Alfred Edward Housman

(26 March 1859 – 30 April 1936 / Worcestershire)

Alfred Edward Housman
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Alfred Edward Housman poems, quotations and biography on Alfred Edward Housman poet page. Read all poems of Alfred Edward Housman and infos about Alfred Edward Housman.

Usually known as A. E. Housman, was an English classical scholar and poet, best known to the general public for his cycle of poems A Shropshire Lad. Lyrical and almost epigrammatic in form, the poems were mostly written before 1900. Their wistful evocation of doomed youth in the English countryside, in spare language and distinctive imagery, appealed strongly to late Victorian and Edwardian taste, and to many early 20th century English composers (beginning with Arthur Somervell) both before and after the First World War. Through its song-setting the poetry became closely associated with that era, and with Shropshire itself.

Housman was counted one of the foremost classicists of ... more »

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Alfred Edward Housman Quotations

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  • “The heart from out the bosom
    Was never given in vain
    But bought with sighs aplenty
    And sold for endless rue
    And now I am two and twenty
    And oh tis true, tis tr...
    A.E. Housman
    7 person liked.
    4 person did not like.
  • “Stars, I have seen them fall,
    But when they drop and die
    No star is lost at all
    From all the star-sown sky.
    The toil of all that be
    Helps not the primal fault; A.E. Housman, A Shropshire Lad
    7 person liked.
    2 person did not like.
  • ''“Give me a land of boughs in leaf
    A land of trees that stand;
    Where trees are fallen there is grief;
    I love no leafless land.” ''
    A.E. Housman
    6 person liked.
    4 person did not like.
  • “The sum of things to be known is inexhaustible, and however long we read, we shall never come to the end of our story-book."

    (Introductory lecture as professor of Latin at University C...
    A.E. Housman, Selected Prose
    4 person liked.
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  • ''“All knots that lovers tie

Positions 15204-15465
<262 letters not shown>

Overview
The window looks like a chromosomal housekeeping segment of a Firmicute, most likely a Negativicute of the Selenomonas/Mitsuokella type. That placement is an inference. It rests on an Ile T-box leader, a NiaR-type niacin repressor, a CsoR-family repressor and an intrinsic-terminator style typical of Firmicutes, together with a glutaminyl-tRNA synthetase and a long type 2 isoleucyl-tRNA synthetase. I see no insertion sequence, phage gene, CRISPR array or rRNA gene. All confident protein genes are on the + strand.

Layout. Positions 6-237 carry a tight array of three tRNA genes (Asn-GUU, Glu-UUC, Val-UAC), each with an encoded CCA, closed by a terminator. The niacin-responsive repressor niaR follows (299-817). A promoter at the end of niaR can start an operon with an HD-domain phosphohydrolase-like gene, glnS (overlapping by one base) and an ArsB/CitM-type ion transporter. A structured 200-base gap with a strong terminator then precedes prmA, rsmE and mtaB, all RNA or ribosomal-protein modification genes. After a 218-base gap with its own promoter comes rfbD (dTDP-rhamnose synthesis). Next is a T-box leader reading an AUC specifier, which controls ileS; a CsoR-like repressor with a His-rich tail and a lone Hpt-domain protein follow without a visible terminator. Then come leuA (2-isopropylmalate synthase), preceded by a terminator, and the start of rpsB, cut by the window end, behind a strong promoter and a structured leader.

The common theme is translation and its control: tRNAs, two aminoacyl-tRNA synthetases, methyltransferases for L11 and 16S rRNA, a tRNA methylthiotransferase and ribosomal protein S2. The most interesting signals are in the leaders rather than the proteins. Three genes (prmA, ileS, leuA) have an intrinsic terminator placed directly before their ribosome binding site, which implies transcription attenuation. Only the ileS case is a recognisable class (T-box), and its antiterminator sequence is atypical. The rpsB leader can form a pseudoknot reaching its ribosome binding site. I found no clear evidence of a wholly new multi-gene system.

Are tied to sever.
    Here shall your sweetheart lie,
    Untrue for ever.” ''
    A.E. Housman, More Poems
    3 person liked.
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Comments about Alfred Edward Housman

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  • Ted G (6/24/2018 8:58:00 AM)

    Not a poetry related question, but possibly someone here can help me. I seem to remember reading a short bit by Housman about seeing tears in his father's eyes for the first time upon seeing the black bordered newspaper the day Queen Victoria died. Am I attributing my memory to the wrong author?

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  • Ian K (7/23/2017 12:43:00 PM)

    The master of melancholy! Housman was in fact a rather embittered but brilliant academic and a homosexual at a time when it was not only illegal but something that had for most to remain repressed. I suppose therefore that this informs all his work and is fairly obvious, in hindsight, in some of the poems at least.

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  • Jeanann Kerr (8/13/2013 8:19:00 PM)

    Does anyone know the title of Housman's poem cited in The Walkabout? It is a lovely poem but I can't find it in Bartlett's. Thanks. Ms. Kerr

    14 person liked.
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  • Sankaran Ayya (2/2/2012 7:31:00 AM)

    poetry should appeal to emotions rather than to the intellect
    Housman's golden words, poetry writers should appreciate and follow
    as cardinal principle
    --KAVIN CHARALAN

    23 person liked.
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  • Mark Adams (1/9/2012 6:05:00 PM)

    From a biography I read on Housman (I sorry I don't recall the title or author) , Housman was believed to have possibly been homosexual, and was suspected by some family members as being so. If this was truly the case, I believe it may put different light on the point of few of some of his poems.

    9 person liked.
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  • Maria Gough (9/26/2006 11:41:00 AM)

    Thank you for your daily poem!

    22 person liked.
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  • Richard Stivelman (6/17/2006 1:30:00 PM)

    Thanks for all the Housman. I believe, however, that you have a 'typo' in the poem 'Look Not In my Eyes'. I believe it shoud read '...for fear they (not 'thy') mirror true...'
    Best
    Dick Stivelman

    4 person liked.
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  • Artie Thayer (10/4/2003 6:16:00 AM)

    Thank you for making this poem available. In the movie, Out of Africa, Karen Blitzen reads from a book of poems. The title is partially obliterated, but I could see Hous... and assumed Houseman. I was able to find it on your site. What a fine poem. Thanks again. - artie

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Best Poem of Alfred Edward Housman

The Carpenter's Son

"Here the hangman stops his cart:
Now the best of friends must part.
Fare you well, for ill fare I:
Live, lads, and I will die.

"Oh, at home had I but stayed
'Prenticed to my father's trade,
Had I stuck to plane and adze,
I had not been lost, my lads.

"Then I might have built perhaps
Gallows-trees for other chaps,
Never dangled on my own,
Had I left but ill alone.

"Now, you see, they hang me high,
And the people passing by
Stop to shake their fists and curse;
So 'tis come from ill to worse.

"Here hang I, and right ...

Read the full of The Carpenter's Son